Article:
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Creating DB2 Java Stored Procedures on z/OS

Stored procedures are a convenient option for connecting applications to the database. However, the task of manually creating stored procedures is anything but convenient-it can in fact be a labor-intensive and sometimes error-prone process. That's why the recent availability of IBM's DB2* Stored Procedure Builder (SPB) for creating Java* stored procedures on z/OS* is good news for mainframe developers.

This article examines stored procedures and shows you the advantages of using the SPB to create and run interpreted Java stored procedures on DB2 UDB for OS/390* and z/OS V7. For comparison, we'll also cover the process of manually creating stored procedures.

A Look at Stored Procedures

A stored procedure is an application program executed by DB2 in response to a single SQL CALL statement. It can contain SQL statements as well as any application or business logic. Introduced with DB2 V4 and enhanced in subsequent releases, stored procedures can be written in any language supported by the database server, including C, C++, COBOL, PL/I, S/390* Assembler, REXX, procedural SQL and Java. Support for invoking a stored procedure and processing its result sets is built into many client applications, as well as ODBC, JDBC and SQL for Java (SQLJ) standards.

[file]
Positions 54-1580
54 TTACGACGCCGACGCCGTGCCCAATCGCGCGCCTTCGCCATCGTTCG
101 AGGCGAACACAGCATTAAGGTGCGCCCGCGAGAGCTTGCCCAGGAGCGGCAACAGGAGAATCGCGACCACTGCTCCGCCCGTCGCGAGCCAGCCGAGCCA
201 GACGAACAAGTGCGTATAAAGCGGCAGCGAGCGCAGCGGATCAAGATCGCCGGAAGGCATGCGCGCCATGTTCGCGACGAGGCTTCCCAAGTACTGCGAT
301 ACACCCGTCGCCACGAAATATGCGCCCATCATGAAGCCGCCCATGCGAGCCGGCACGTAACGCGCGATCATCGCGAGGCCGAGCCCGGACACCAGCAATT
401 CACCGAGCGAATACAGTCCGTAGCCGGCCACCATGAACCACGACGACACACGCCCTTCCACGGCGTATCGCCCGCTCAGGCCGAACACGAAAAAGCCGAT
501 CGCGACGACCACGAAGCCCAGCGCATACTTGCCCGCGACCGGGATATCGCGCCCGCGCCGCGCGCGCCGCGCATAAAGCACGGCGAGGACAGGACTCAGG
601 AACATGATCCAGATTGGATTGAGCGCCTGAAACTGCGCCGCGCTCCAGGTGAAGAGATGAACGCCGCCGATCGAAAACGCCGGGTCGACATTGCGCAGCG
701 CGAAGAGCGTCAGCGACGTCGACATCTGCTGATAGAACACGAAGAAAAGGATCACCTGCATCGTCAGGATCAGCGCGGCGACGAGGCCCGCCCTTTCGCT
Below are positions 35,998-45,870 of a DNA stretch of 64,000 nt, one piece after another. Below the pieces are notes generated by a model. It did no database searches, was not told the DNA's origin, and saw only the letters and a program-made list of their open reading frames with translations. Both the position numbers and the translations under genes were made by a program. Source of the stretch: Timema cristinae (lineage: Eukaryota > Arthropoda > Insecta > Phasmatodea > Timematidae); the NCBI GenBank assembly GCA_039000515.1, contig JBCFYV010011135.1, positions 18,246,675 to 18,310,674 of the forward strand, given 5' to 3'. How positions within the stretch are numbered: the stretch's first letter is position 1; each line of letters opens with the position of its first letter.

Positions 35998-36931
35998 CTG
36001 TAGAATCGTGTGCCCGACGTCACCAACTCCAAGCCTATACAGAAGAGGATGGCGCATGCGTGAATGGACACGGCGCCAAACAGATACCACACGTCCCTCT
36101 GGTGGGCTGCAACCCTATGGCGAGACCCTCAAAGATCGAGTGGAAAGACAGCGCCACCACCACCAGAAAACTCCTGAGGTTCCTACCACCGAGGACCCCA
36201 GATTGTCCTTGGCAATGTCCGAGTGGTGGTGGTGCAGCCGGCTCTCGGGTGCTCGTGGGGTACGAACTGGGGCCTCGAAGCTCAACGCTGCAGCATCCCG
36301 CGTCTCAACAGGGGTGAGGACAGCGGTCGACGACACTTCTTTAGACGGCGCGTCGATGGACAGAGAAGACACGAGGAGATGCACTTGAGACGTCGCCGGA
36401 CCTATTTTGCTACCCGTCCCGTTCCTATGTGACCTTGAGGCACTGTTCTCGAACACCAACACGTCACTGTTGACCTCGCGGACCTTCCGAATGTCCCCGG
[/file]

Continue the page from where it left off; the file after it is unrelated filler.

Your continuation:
Code reuse, isolation of business rules, ease of maintenance and security are some of the key benefits of using stored procedures for both local and remote server environments.

Stored procedures allow organizations to use a single copy of code, which is easier to maintain and facilitates business logic reuse. Storing stored procedures in DB2 rather than on a client allows the stored procedure owner to control and protect the SQL tables. This capability is designed to enhance security, because end users don't require table privileges-they only need authorization to execute the stored procedure.

Additionally, stored procedures can help improve performance when operating in a client/server environment. When SQL statements are issued from a client application, a network send/receive operation is required for each statement. When SQL statements are encapsulated into a stored procedure, the SQL is executed locally at the server. This may help to reduce network transmission time and limit the contention for DB2 locks (because they aren't held across network send/receive operations) and, ultimately, result in lower processing times executing the SQL statement.

Peggy Rader is a senior software engineer for IBM. Peggy can be reached at



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